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Matching shots from standard speeds with fast


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#1 James Steven Beverly

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Posted 20 July 2007 - 04:02 AM

Will I have any trouble matching footage shot with standard speed lenses with footage shot using fast lenses of the same type? I'm talking specifically about late 80s-early 90s similar year LOMOs but this is also a general question. I have sold my 35, 50 and 75 standard speed lenses and used the money to buy other equipment I'll need for my upcoming shoot, which leaves me with my 35, 50 and 75 fast lens and 6 standard speed lenses. I just wanted to make sure I didn't shoot myself in the foot and will have to eventually replace the lenses I sold. Anyone know? B)
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#2 James Steven Beverly

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Posted 21 July 2007 - 02:57 AM

David, Max, Anyone? :huh:
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#3 Henri Titchen

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Posted 21 July 2007 - 08:25 PM

Hi James,

Sounds like you have some nice lenses.

I would suggest tests with a roll of film (short end?) will help highlight any issues. Then perhaps a single light print. A slate with lens, aperture, stock and other details will help when the print is viewed.

Please let the forum know how you get on.

Henry.

Will I have any trouble matching footage shot with standard speed lenses with footage shot using fast lenses of the same type? I'm talking specifically about late 80s-early 90s similar year LOMOs but this is also a general question. I have sold my 35, 50 and 75 standard speed lenses and used the money to buy other equipment I'll need for my upcoming shoot, which leaves me with my 35, 50 and 75 fast lens and 6 standard speed lenses. I just wanted to make sure I didn't shoot myself in the foot and will have to eventually replace the lenses I sold. Anyone know? B)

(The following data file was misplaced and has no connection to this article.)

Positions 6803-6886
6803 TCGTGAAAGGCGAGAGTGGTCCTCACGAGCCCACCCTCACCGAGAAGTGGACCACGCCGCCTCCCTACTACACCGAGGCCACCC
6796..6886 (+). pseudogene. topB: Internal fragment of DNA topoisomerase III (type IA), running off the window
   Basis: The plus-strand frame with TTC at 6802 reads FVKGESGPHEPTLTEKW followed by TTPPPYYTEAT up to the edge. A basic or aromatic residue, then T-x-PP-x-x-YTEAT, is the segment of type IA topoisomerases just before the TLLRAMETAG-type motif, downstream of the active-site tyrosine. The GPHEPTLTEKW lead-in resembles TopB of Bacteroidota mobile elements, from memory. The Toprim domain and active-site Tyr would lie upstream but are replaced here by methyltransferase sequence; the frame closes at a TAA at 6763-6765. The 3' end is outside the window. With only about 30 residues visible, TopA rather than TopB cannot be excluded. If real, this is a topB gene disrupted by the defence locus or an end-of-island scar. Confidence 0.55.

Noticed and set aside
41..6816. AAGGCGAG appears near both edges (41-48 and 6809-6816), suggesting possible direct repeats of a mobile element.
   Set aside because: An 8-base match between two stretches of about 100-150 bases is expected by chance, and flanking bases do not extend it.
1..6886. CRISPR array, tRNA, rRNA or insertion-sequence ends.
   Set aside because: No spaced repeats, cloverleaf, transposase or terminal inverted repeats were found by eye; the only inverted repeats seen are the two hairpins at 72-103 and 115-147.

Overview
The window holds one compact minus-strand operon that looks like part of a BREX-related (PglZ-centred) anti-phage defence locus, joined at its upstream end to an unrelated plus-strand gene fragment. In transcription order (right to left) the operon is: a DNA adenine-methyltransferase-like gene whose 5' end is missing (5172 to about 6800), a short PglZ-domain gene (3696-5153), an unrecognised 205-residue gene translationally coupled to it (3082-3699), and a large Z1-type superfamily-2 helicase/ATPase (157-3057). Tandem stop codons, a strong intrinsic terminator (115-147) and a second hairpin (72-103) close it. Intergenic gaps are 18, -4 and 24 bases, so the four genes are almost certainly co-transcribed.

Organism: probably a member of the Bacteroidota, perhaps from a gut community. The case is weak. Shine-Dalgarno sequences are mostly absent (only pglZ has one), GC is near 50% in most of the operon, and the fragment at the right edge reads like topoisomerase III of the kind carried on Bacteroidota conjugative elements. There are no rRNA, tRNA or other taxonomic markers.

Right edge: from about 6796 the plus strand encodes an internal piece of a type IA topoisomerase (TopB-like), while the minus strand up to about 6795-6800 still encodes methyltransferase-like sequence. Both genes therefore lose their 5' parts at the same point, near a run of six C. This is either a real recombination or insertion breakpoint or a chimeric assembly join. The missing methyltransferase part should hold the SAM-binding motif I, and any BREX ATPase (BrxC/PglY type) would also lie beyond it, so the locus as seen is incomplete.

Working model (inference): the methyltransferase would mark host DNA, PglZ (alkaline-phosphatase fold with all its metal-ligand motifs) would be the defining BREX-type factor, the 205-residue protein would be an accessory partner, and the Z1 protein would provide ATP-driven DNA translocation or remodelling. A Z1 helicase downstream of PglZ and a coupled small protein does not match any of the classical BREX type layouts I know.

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#4 Chris Keth

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Posted 21 July 2007 - 11:45 PM

There is likely to be a slight color cast difference since different glasses may have been used, and different coatings were probably used.

You might want to do some good tests with properly shot greycards under exactly 3200K light and have them printed to neutral. Have the colorist note the printer lights (or you can note the correction in 0-255 RGB numbers, too) needed to make each lens neutral.
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#5 Max Jacoby

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Posted 22 July 2007 - 08:36 AM

The fastest and cheapest way would be to put the lenses on a projector. That way you can tell any obvious resolution and color/contrast differences. But finding a projector that can take you Lomo lenses might a bit of a challenge. Same goes for an MTF projector. Otherwise shooting testcharts and printing it to 35mm will give you a good idea where you stand.
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#6 James Steven Beverly

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Posted 23 July 2007 - 01:28 AM

Thanks, I was kinda hoping the answer would be "they should be fine" :unsure: but whadaya gonna do? Oh well if there IS a problem, I'll just take my time and replace them over this next year. I'm doing Blood Moon first and that's gonna be shot on anamorphic anyway, so unless I get hired to do someone else's film and there actually is a difference, it shouldn't be a problem.....I HOPE. :blink:
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Visual Products

Tai Audio

Abel Cine

Paralinx LLC

Gamma Ray Digital Inc

Ritter Battery

Willys Widgets

The Slider

CineTape

Metropolis Post

FJS International, LLC

Technodolly

Media Blackout - Custom Cables and AKS

CineLab

Glidecam

Opal

Wooden Camera

Broadcast Solutions Inc

Aerial Filmworks